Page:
But with all due respect to so learned a man, if he regards fervit as on the same footing as currit and legit, we shall say fervo as we say lego and curro: but such a form has never yet come to my ears. [9] But this is not a true comparison: for fervit [p. 117] resembles servit, and on this analogy we should say fervire like servire. [10] It is also possible in certain cases to discover the present indicative of a verb from the study of its other tenses. I remember, for instance, refuting certain scholars who criticised me for using the word pepigi: for, although they admitted that it had been used by some of the best authors, they asserted that it was an irrational form because the present indicative paciscor, being passive in form, made pactus sum as its perfect. [11] I in addition to quoting the authority of orators and historians maintained that I was also supported by analogy. For when I found ni ita pacunt in the Twelve Tables, I noted that cadunt provided a parallel: it was clear therefore that the present indicative, though now obsolete, was paco on the analogy of cado, and it was further obvious that we say pepigi for just the same reason that we say cecidi. [12] But we must remember that analogy cannot be universally applied, as it is often inconsistent with itself. It is true indeed that scholars have attempted to justify certain apparent anomalies: for example, when it is noted to what an extent lepus and lupus, which resemble each other closely in the nominative, differ in the plural and in the other cases, they reply that they are not true parallels, since lepus is epicene, while lupus is masculine, although Varro in the book in which he narrates the origins of Rome, writes lupus femina, following the precedent of Ennius and Fabius Pictor. [13] The same scholars, however, when asked why aper became apri in the genitive, but pater patris, asserted that aper was an absolute, pater a relative noun. Further since both words derive from the Greek, they took refuge in the fact [p. 119] that πατρός provides a parallel to patris and κάπρου to apri. [14] But how will they evade the difficulty that feminine nouns whose nominative singular ends in -us never make the genitive end in -ris, and yet the genitive of Venus is Veneris: again nouns ending in -es have various genitive terminations, but never end in -ris, but yet we have no choice but to make the genitive of Ceres Cereris? [15] Again what of those words which, although identical in the form of the nominative or present indicative, develop the utmost variety in their inflections. Thus from Alba we get both Albanus and Albensis, from volo both volui and volavi. Analogy itself admits that verbs whose present indicative ends in -o have a great variety of perfect formations, as for instance cado cecidi, spondeo spopondi, pingo pinxi, lego legi, pono posui, fiango fregi, laudo laudavi. [16] For analogy was not sent down from heaven at the creation of mankind to frame the rules of language, but was discovered after they began to speak and to note the terminations of words used in speech. It is therefore based not on reason but on example, nor is it a law of language, but rather a practice which is observed, being in fact the offspring of usage. [17] Some scholars, however, are so perverse and obstinate in their passion for analogy, that they say audaciter in preference to audacter, the form preferred by all orators, and emicavit for emicuit, and conire for coire. We may permit them to say audivisse, scivisse, tribunale and faciliter, nor will we deprive them of frugalis as an alternative for frugi: [18] for from what else can frugalitas be formed? They may also be allowed to point out that phrases such as centum milia nummum and fidem deum4 involve a [p. 121] double solecism, since they change both case and number. Of course we were in blank ignorance of the fact and were not simply conforming to usage and the demands of elegance, as in the numerous cases, with which Cicero deals magnificently, as always, in his Orator.5 [19] Augustus again in his letters to Gaius Caesar corrects him for preferring calidus to caldus, not on the ground that the former is not Latin, but because it is unpleasing and as he himself puts it in Greek περίεργον (affected). [20] Some hold that this is just a question of ὀρθοέπεια or correctness of speech, a subject to which I am far from being indifferent. For what can be more necessary than that we should speak correctly? Nay, I even think that, as far as possible, we should cling to correct forms and resist all tendencies to change. But to attempt to retain forms long obsolete and extinct is sheer impertinence and ostentatious pedantry. [21] I would suggest that the ripe scholar, who says “ave” without the aspirate and with a long e (for it comes from avēre and uses calefacere and conservavisse in preference to the usual forms,6 should also add face, dice and the like to his vocabulary. [22] His way is the right way. Who doubts it? But there is an easier and more frequented path close by. There is, however, nothing which annoys me more than their habit not merely of inferring the nominative from the oblique cases, but of actually altering it. For instance in ebur and robur, the forms regularly used both in writing and speech by the best authors, these gentlemen change their second syllable to o, because their genitives are roboris and eboris, and because sulpur and guttur keep the u in the genitive. So too femur and iecur give rise to similar controversy. [p. 123] [23] Their proceedings are just as arbitrary as if they were to substitute an o in the genitives of sulpur and guttur on the analogy of eboris and roboris. Thus Antonius Gnipho while admitting robur, ebur and even marmur to be correct, would have their plurals to be ebura, robura and marnura. [24] If they would only pay attention to the affinities existing between letters, they would realize that robur makes its genitive roboris in precisely the same way that limes, miles, iudex and uindex make their genitives militis, limitis, iudicis and uindicis, not to mention other words to which I have already referred. [25] Do not nouns which are similar in the nominative show, as I have already observed, quite different terminations in the oblique eases? Compare uirgo and Iuno, lusus and fusus, caspis and puppis and a thousand others. Again some nouns are not used in the plural, while others are not used in the singular, some are indeclinable, while others, like Jupiter, in the oblique cases entirely abandon the form of the nominative. [26] The same is true of verbs: for instance fero disappears in the perfect and subsequent tenses. Nor does it matter greatly whether such forms are nonexistent or too harsh to use. For what is the genitive singular of progenies or the genitive plural of spes? Or how will quire and ruere form a perfect passive or passive participles. [27] Why should I mention other words when it is even doubtful whether the genitive of senatus is senati or senatus? In view of what I have said, it seems to me that the remark, that it is one thing to speak Latin and another to speak grammar, was far from unhappy. So much for analogy, of which I have said more than enough. [28] Etymology inquires into the origin of words, and [p. 125] was called notation by Cicero,7 on the ground that the term used by Aristotle8 is σύμβολον, which may be translated by nota. A literal rendering of ἐτυμολογία would be ueriloquium, a form which even Cicero, its inventor, shrinks from using. Some again, with an eye to the meaning of the word, call it origination. Etymology is sometimes of the utmost use, whenever the word under discussion needs interpretation. [29] For instance Marcus Caelius wishes to prove that he is homo frugi, not because he is abstemious (for he could not even pretend to be that), but because he is useful to many, that is fructuosus, from which frugalitas is derived. Consequently we find room for etymology when we are concerned with definitions. [30] Sometimes again this science attempts to distinguish between correct forms and barbarisms, as for instance when we are discussing whether we should call Sicily Triquetra or Triquedra, or say meridies or medidies, not to mention other words which depend on current usage. [31] Such a science demands profound erudition, whether we are dealing with the large number of words which are derived from the Greek, more especially those inflected according to the practice of the Aeolic dialect, the form of Greek which most nearly resembles Latin; or are using ancient historians as a basis for inquiry into the origin of names of men, places, nations and cities. For instance what is the origin of names such as Brutus, Publicola, or Pythicus? Why do we speak of Latium, Italia or Beneventum? What is the reason for employing such names as Capitolium, collis Quirinalis or Argietum?9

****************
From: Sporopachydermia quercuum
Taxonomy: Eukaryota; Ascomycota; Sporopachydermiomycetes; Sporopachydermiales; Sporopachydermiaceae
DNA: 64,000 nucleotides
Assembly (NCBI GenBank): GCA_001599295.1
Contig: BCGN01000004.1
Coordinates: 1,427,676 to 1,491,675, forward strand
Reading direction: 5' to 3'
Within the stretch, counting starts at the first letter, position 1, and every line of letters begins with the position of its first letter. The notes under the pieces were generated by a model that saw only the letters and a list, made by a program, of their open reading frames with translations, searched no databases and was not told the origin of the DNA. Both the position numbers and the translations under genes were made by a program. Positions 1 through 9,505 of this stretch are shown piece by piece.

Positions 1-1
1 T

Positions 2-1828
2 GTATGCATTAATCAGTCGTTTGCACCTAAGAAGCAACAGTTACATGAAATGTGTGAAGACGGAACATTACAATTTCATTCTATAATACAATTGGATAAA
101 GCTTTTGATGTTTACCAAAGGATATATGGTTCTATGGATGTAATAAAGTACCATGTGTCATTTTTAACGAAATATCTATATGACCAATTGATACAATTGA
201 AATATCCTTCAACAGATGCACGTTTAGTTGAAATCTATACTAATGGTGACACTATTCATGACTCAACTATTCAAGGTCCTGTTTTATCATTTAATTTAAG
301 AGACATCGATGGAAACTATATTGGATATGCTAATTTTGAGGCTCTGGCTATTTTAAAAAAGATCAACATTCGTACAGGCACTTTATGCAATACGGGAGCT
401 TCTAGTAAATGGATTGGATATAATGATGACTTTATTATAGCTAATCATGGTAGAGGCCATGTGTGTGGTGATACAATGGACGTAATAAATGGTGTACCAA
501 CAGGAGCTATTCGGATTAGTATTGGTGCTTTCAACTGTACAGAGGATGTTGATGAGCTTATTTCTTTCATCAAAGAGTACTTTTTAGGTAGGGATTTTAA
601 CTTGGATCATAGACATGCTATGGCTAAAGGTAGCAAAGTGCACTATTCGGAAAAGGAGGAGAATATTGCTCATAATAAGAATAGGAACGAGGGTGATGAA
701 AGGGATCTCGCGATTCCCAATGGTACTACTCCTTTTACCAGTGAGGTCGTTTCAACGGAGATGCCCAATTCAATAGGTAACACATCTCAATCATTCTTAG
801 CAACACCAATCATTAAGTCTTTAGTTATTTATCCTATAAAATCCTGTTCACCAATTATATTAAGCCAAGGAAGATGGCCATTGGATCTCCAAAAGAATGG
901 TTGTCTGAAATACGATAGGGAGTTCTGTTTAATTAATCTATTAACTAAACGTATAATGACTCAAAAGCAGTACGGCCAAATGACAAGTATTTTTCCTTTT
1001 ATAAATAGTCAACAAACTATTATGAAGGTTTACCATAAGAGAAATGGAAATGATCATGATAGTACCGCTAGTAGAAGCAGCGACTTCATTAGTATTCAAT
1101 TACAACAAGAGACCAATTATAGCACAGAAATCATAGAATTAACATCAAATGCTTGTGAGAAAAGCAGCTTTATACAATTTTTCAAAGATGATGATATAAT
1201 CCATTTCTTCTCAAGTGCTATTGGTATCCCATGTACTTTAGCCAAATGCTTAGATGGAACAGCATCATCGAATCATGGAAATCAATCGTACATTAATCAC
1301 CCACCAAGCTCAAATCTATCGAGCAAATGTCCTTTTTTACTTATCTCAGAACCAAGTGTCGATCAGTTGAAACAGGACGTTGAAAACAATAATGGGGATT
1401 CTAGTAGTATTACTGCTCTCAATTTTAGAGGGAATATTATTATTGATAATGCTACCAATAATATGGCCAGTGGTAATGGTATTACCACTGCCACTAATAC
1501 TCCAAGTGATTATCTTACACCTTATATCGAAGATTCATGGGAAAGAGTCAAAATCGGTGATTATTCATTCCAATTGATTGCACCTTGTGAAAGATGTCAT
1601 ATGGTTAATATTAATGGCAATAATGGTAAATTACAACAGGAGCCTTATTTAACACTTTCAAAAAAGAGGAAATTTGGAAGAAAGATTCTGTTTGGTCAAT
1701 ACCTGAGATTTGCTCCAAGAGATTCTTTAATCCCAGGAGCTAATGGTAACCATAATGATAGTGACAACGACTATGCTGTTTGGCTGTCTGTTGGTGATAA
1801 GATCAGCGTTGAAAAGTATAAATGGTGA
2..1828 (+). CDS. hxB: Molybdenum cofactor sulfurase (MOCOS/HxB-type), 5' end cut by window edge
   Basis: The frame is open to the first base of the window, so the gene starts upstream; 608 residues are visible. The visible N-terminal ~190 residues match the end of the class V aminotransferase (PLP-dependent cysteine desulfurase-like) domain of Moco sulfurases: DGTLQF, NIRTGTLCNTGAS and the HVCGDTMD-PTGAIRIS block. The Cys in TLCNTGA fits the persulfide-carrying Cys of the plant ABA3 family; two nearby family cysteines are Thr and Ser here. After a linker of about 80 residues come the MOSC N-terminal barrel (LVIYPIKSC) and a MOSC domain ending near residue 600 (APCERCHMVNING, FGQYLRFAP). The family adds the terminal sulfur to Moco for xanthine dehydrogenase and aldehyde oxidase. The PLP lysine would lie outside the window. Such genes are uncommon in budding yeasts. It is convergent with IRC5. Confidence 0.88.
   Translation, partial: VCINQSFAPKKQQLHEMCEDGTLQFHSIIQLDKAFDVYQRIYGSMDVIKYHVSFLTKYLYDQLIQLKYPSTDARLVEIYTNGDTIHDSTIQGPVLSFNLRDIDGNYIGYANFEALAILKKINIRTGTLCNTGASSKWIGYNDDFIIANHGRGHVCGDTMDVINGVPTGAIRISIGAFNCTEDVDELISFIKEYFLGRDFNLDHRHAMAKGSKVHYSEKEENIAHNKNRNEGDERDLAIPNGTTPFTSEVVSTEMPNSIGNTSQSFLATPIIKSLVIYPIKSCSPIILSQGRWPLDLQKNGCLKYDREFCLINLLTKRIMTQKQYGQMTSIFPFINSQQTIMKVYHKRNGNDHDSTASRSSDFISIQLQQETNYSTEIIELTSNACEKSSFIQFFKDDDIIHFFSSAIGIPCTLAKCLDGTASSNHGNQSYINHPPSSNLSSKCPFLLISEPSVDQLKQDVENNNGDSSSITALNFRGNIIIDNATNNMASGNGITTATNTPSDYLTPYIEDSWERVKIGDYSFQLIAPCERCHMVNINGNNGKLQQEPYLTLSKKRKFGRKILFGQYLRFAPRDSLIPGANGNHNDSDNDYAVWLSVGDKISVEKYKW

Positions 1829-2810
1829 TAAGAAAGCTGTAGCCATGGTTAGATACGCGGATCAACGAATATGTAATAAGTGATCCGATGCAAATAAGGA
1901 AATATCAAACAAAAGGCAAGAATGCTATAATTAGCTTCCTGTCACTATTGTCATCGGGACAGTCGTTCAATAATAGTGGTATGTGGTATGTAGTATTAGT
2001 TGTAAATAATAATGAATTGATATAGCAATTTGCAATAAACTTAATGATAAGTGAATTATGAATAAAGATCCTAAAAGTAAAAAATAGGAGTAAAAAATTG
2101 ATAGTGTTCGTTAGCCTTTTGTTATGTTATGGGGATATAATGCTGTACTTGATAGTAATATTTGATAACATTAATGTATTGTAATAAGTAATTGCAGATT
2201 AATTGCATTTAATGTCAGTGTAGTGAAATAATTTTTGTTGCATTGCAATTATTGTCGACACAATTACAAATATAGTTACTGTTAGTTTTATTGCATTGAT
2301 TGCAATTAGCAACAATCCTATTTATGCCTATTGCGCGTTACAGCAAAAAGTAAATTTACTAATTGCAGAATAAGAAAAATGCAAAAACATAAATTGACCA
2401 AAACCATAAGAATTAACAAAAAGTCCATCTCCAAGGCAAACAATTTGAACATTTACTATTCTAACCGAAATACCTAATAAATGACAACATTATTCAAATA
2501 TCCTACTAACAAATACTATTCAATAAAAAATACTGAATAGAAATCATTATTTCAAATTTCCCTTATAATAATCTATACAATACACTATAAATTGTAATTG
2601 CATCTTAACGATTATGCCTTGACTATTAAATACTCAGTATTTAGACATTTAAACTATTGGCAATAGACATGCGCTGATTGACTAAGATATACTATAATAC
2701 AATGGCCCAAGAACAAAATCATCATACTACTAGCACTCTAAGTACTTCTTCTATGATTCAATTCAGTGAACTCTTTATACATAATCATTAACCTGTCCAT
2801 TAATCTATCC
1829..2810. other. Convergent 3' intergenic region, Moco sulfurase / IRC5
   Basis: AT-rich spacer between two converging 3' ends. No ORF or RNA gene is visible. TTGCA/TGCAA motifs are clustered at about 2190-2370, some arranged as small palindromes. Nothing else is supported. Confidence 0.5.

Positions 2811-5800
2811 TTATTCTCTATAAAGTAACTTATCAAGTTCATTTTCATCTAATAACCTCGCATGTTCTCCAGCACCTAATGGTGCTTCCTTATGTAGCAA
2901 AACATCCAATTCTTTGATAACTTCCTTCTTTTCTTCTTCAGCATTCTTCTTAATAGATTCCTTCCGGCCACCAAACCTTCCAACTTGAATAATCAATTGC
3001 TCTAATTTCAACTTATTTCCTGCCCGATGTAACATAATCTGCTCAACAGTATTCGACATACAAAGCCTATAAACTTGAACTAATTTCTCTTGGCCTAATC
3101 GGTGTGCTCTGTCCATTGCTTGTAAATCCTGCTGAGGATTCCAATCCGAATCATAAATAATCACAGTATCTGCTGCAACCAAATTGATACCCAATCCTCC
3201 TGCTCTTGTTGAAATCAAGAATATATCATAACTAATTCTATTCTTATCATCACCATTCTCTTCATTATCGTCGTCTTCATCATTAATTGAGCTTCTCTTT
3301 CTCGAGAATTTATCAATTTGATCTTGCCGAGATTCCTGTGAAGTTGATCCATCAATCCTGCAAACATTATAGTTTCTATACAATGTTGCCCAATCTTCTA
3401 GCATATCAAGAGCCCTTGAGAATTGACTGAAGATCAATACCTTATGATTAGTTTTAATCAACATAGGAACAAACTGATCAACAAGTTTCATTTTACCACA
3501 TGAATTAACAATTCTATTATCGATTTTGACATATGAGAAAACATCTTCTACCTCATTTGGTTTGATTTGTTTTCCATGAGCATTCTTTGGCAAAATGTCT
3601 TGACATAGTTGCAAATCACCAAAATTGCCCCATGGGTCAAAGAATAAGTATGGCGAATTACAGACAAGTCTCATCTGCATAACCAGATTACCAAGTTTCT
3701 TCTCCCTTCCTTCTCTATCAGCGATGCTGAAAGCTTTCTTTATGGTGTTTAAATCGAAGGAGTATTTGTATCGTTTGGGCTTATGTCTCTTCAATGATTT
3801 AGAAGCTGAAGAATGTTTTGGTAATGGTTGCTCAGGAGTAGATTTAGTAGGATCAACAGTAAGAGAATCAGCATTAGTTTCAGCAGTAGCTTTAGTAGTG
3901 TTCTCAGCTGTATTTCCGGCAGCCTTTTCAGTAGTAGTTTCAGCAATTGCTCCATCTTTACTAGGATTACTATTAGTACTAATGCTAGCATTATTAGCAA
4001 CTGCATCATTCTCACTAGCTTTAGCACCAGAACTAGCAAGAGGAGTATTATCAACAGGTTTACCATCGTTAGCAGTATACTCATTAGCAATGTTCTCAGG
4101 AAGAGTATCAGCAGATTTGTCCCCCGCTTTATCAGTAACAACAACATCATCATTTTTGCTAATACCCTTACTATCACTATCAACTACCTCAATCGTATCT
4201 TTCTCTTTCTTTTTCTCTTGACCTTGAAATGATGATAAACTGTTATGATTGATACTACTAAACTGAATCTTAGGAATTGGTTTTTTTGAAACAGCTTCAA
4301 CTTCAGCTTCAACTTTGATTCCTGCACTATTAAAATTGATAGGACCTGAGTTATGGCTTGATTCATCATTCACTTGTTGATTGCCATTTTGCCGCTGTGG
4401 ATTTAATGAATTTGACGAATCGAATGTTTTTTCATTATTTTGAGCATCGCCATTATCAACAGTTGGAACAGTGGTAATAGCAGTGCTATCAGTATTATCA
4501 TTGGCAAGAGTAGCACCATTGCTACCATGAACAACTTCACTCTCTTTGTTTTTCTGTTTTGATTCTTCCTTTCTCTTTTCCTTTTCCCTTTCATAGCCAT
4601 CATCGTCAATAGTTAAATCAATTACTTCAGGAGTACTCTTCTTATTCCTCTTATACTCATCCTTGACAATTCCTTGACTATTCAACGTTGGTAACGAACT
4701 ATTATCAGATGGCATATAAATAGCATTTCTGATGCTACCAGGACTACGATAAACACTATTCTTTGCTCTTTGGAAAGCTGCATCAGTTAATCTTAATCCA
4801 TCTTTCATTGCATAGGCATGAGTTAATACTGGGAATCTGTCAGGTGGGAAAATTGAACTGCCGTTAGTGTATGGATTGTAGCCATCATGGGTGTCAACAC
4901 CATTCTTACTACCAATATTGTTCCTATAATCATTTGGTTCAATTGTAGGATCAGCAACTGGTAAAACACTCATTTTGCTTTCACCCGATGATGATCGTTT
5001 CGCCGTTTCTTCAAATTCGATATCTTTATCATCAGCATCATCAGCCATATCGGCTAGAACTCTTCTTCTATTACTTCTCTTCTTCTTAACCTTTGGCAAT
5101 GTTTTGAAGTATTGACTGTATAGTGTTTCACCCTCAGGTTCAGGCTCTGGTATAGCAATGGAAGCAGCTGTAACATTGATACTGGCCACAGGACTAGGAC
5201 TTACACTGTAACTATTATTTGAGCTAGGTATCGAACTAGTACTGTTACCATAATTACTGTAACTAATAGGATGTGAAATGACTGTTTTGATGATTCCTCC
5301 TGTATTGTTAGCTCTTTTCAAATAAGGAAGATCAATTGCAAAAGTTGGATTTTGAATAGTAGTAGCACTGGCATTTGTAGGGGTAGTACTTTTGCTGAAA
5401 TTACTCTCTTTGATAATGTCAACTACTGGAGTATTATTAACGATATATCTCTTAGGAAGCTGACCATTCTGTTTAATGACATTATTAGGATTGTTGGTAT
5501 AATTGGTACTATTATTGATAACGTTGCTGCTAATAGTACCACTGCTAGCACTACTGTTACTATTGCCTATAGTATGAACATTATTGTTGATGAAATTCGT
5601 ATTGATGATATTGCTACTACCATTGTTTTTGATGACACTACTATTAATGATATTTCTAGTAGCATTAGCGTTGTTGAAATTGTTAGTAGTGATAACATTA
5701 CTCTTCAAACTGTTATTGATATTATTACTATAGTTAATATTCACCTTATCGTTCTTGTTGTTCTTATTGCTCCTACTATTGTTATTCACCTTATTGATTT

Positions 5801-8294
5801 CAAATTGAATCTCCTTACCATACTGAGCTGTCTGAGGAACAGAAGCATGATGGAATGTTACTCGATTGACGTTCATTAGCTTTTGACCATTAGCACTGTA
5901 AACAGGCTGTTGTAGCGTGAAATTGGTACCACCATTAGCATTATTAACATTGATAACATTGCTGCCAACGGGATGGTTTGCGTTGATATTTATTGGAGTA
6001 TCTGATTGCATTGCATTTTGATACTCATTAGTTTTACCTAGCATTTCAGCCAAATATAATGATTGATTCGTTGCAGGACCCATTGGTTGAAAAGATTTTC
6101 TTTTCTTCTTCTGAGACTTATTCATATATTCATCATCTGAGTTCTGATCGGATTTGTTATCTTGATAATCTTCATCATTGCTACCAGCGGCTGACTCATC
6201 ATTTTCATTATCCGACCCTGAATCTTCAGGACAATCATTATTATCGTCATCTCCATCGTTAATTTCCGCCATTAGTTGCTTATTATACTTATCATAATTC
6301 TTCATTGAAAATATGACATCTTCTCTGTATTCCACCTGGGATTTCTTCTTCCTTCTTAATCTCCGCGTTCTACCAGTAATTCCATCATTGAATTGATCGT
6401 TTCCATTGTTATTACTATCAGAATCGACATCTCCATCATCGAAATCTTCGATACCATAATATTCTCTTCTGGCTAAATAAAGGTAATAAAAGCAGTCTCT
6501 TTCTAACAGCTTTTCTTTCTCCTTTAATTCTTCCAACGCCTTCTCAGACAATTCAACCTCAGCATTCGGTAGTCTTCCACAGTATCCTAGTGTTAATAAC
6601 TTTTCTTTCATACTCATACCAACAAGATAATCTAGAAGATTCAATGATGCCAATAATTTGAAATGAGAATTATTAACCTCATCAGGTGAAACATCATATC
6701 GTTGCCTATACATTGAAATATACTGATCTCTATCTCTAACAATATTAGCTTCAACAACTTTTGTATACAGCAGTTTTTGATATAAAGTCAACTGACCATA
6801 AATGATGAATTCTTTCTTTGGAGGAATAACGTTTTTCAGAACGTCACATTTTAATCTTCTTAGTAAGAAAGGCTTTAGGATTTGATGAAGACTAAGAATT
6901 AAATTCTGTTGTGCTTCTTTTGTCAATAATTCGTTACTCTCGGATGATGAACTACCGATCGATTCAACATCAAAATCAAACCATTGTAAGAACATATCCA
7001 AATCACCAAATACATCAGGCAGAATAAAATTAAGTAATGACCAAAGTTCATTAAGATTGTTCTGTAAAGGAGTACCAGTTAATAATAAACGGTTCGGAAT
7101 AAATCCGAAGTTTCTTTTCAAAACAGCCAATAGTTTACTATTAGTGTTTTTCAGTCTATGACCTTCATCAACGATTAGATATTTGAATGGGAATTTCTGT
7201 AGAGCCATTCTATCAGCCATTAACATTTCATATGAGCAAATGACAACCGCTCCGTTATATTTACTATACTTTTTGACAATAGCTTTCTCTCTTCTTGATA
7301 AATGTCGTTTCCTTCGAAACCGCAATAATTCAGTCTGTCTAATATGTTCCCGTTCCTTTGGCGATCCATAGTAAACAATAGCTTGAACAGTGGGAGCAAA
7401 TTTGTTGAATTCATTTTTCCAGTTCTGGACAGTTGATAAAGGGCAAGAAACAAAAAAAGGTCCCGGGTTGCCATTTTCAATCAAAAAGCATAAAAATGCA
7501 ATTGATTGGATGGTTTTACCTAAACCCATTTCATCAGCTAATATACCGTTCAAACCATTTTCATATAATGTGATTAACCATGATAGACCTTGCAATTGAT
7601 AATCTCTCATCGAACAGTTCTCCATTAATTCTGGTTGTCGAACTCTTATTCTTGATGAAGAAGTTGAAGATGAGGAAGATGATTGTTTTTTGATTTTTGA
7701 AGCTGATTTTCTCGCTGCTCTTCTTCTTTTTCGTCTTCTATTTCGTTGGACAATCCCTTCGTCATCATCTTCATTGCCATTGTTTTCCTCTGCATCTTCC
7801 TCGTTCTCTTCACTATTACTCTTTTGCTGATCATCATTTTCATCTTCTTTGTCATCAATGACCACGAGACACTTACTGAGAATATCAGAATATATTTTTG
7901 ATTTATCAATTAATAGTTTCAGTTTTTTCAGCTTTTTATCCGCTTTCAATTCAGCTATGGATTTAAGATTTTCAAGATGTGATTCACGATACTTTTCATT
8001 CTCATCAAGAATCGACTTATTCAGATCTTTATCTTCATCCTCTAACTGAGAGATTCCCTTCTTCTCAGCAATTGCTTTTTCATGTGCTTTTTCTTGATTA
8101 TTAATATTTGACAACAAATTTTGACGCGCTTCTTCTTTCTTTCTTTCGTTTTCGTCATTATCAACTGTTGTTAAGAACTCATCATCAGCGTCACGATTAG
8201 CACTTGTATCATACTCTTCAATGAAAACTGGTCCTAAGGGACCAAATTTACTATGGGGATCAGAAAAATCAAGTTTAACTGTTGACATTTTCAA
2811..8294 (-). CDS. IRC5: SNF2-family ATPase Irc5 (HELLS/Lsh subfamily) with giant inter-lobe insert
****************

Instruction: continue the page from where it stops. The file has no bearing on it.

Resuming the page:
[32] I now turn to minor points concerning which enthusiasts for etymology give themselves an [p. 127] infinity of trouble, restoring to their true form words which have become slightly altered: the methods which they employ are varied and manifold: they shorten them or lengthen them, add, remove, or interchange letters and syllables as the case may be. As a result perverseness of judgment leads to the most hideous absurdities. I am ready to admit that consul may be derived from consulere in the sense of consulting or judging; for the ancients used consulere in the latter sense, and it still survives in the phrase rogat boni consulas, that is bonum iudices, “judge fit.” [33] Again senatus may well be derived from old age (for the senators are called “the fathers”): I concur in the derivations assigned to rex rector to say nothing of many other words where there can be no doubt, and do not refuse to accept those suggested for tegula, regula and the like: let classis be from calare (call out, summon), lepus be a contraction of levipes and vulpes of volipes. [34] But are we also to admit the derivation of certain words from their opposites, and accept lucus a non lucendo, since a grove is dark with shade, ludus in the sense of school as being so called because it is quite the reverse of “play” and Dis, Ditis from diues, because Pluto is far from being rich? Are we to assent to the view that homo is derived from humus, because man sprang from the earth, as though all other living things had not the same origin or as if primitive man gave the earth a name before giving one to himself? Or again can verbum be derived from aer verheratus, “beaten air”? [35] Let us go a little further and we shall find that stella is believed to be still luminis “a drop of light,” a derivation whose author is so famous in literature that it would [p. 129] be unkind to mention his name in connexion with a point where he comes in for censure. [36] But those who collected such derivations in book form, put their names on the title page; and Gavius thought himself a perfect genius when he identified caelibes, “bachelors,” with caelites, “gods,” on the ground that they are free from a heavy load of care, and supported this opinion by a Greek analogy: for he asserted that ἠΐθεοι “young men,” had a precisely similar origin. Modestus is not his inferior in inventive power: for he asserts that caelibes, that is to say unmarried men, are so called because Saturn cut off the genital organs of Caelus. Aelius asserts that pituita, “phlegm,” is so called quia petat uitam, because it attacks life. [37] But we may pardon anyone after the example set by Varro.10 For he tried to persuade Cicero, to whom he dedicated his work, that a field was called eager because something is done in it (agitur), and jackdaws graculos because they fly in flocks (gregatim), in spite of the obvious fact that the first word is derived from the Greek, the latter from the cry of the bird in question. [38] But Varro had such a passion for derivations that he derived the name merula “a blackbird” from mera uolans on the ground that it flies alone! Some scholars do not hesitate to have recourse to etymology for the origin of every word, deriving names such as Rufus or Longus from the appearance of their possessor, verbs such as strepere or murmurare from the sounds which they represent, and even extending this practice to certain derivatives, making uelox for instance find its origin in uelocitas,11 as well as to compounds and the like: now although such words doubtless have an origin, no special science is [p. 131] required to detect it, since it is only doubtful cases that demand the intervention of the etymologist.